Evidence for a streptococcal superantigen-driven process in acute Guttate psoriasis

Donald Y.M. Leung, Jeffrey B. Travers, Ralph Giorno, David A. Norris, Robert Skinner, Jacob Aelion, Leslie V. Kazemi, Michael H. Kim, Anne E. Trumble, Malak Kotb, Patrick M. Schlievert

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228 Scopus citations


Recent studies have suggested that T cells play a critical role in the pathogenesis of psoriasis. Guttate psoriasis is a well-defined form of psoriasis frequently associated with streptococcal throat infection. This study tested the hypothesis that T cells in acute guttate psoriasis skin lesions may he activated by streptococcal superantigens. Peripheral blood as well as lesional and perilesional skin biopsies were analyzed for T cell receptor Vβ repertoire using monoclonal antibodies against 10 different Vβ families. Skin biopsies from all patients with acute guttate psoriasis, hut not skin biopsies from patients with acute atopic dermatitis or inflammatory skin lesions induced in normal subjects with sodium lauryl sulfate, demonstrated selective accumulation of Vβ2 + T cells (P < 0.05). The expansion of Vβ2 + T cells occurred in both the CD4+ and the CD8+ T cell subsets. Sequence analysis of T cell receptor β chain genes of Vβ2- expressing T cells from skin biopsies of patients with guttate psoriasis showed extensive junctional region diversity that is mare compatible with a superantigen rather than a conventional (nominal) antigen-driven T cell response. All streptococcal isolates from patients with guttate psoriasis secreted streptococcal pyrogenic exotoxin C, a superantigen known to stimulate marked Vβ2 + T cell expansion. These data support the concept that acute guttate psoriasis is associated with superantigenic stimulation of T cells triggered by streptococcal superantigen(s).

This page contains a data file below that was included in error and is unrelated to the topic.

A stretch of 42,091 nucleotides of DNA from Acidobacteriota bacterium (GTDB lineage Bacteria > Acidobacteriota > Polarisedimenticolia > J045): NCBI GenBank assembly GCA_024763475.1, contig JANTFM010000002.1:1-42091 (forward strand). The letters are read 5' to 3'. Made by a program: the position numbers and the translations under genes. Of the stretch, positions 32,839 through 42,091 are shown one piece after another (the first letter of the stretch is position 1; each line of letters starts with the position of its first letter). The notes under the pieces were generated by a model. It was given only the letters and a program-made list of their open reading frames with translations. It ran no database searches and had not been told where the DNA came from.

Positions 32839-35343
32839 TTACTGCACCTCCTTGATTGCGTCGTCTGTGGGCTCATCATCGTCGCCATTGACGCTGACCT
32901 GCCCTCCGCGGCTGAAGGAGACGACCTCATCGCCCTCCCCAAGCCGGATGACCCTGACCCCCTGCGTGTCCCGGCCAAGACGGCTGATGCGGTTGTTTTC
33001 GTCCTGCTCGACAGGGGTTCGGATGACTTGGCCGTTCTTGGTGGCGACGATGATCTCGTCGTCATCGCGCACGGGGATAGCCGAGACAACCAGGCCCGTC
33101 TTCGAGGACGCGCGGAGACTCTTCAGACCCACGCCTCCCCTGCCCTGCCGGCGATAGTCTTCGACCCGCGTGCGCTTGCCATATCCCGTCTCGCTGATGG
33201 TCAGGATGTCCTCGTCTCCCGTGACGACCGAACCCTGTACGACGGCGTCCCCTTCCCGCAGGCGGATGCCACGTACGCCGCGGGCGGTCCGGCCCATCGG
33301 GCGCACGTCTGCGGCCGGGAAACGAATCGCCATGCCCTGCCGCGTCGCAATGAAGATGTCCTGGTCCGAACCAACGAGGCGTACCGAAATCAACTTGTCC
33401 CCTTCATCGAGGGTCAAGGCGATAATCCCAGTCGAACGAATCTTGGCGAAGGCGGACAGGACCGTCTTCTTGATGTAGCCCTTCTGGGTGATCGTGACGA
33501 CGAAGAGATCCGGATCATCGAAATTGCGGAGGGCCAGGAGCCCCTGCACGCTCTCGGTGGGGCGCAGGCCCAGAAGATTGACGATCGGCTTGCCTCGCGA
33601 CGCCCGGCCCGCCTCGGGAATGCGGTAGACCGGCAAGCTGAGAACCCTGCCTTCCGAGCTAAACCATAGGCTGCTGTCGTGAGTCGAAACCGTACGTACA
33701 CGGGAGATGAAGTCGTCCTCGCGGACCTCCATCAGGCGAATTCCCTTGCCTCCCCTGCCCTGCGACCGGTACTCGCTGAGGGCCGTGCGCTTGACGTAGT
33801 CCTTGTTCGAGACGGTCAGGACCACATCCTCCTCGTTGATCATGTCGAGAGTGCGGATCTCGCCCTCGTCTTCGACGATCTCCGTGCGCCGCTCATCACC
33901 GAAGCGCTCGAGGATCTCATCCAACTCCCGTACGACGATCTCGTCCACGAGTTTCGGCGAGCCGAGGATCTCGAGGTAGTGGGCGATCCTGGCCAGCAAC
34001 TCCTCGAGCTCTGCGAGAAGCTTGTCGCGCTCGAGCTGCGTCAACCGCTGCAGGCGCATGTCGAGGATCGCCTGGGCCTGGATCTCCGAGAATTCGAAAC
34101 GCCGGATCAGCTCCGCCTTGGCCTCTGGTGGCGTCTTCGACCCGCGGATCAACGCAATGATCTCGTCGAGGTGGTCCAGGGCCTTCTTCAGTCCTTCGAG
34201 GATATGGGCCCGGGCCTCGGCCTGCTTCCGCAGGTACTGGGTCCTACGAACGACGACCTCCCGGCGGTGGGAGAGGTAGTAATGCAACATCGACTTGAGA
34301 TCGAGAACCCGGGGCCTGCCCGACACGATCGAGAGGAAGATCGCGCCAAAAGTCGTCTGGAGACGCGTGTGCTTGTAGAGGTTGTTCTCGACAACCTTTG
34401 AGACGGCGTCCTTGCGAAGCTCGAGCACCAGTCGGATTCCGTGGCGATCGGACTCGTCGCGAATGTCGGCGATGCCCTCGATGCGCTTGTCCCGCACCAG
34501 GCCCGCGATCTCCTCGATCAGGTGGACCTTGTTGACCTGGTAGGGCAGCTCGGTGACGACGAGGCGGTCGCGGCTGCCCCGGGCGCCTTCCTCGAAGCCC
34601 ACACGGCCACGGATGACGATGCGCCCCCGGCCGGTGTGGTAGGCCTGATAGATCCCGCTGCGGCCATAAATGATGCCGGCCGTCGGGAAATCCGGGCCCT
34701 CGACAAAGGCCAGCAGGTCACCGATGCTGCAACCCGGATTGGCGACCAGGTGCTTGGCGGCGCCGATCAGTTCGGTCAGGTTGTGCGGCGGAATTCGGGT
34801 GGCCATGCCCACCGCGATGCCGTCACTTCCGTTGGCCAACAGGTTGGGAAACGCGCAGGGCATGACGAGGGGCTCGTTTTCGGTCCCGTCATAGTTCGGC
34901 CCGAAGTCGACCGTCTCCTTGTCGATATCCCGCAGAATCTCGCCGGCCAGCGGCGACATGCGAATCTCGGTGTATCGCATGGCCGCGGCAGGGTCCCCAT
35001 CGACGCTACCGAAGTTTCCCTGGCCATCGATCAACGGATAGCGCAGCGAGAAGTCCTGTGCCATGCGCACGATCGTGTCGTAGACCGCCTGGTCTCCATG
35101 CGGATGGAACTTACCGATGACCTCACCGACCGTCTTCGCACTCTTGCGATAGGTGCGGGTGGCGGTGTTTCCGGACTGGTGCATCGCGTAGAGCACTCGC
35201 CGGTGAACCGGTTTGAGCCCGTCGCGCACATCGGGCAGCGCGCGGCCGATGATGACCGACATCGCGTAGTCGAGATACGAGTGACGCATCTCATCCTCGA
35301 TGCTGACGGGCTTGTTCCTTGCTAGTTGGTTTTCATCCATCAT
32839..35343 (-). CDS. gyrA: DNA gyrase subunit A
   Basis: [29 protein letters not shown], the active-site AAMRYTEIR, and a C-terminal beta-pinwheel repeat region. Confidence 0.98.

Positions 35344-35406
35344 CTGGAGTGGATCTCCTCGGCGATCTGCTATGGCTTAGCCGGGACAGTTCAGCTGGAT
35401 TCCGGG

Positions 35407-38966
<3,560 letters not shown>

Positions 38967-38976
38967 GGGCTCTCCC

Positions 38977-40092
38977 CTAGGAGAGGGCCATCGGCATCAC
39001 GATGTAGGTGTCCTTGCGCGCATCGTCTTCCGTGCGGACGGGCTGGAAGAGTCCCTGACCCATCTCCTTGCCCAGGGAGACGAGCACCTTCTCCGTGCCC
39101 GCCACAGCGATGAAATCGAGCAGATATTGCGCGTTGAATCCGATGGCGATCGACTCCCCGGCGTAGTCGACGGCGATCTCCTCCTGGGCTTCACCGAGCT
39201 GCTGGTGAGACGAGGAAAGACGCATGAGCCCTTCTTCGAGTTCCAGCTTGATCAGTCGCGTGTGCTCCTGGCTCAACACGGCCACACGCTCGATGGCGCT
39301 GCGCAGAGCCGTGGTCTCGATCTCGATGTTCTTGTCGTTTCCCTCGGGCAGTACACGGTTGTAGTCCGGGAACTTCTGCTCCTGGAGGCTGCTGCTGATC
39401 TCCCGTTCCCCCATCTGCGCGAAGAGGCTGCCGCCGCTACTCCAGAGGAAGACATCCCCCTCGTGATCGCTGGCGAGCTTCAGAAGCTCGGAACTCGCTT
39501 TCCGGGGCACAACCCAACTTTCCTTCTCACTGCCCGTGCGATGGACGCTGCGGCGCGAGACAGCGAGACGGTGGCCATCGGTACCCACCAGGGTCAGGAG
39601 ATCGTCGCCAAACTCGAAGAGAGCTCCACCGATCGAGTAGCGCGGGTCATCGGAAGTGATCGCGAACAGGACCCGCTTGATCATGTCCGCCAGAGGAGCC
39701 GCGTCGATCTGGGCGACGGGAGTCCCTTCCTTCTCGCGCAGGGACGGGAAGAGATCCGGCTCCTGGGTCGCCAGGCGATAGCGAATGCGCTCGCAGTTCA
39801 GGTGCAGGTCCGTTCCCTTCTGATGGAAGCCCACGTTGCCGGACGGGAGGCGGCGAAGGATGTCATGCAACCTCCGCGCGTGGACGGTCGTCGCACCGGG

Original languageEnglish (US)
Pages (from-to)2106-2112
Number of pages7
JournalJournal of Clinical Investigation
Issue number5
StatePublished - Nov 1995


  • Streptococci
  • T cells
  • psoriasis
  • skin
  • superantigens

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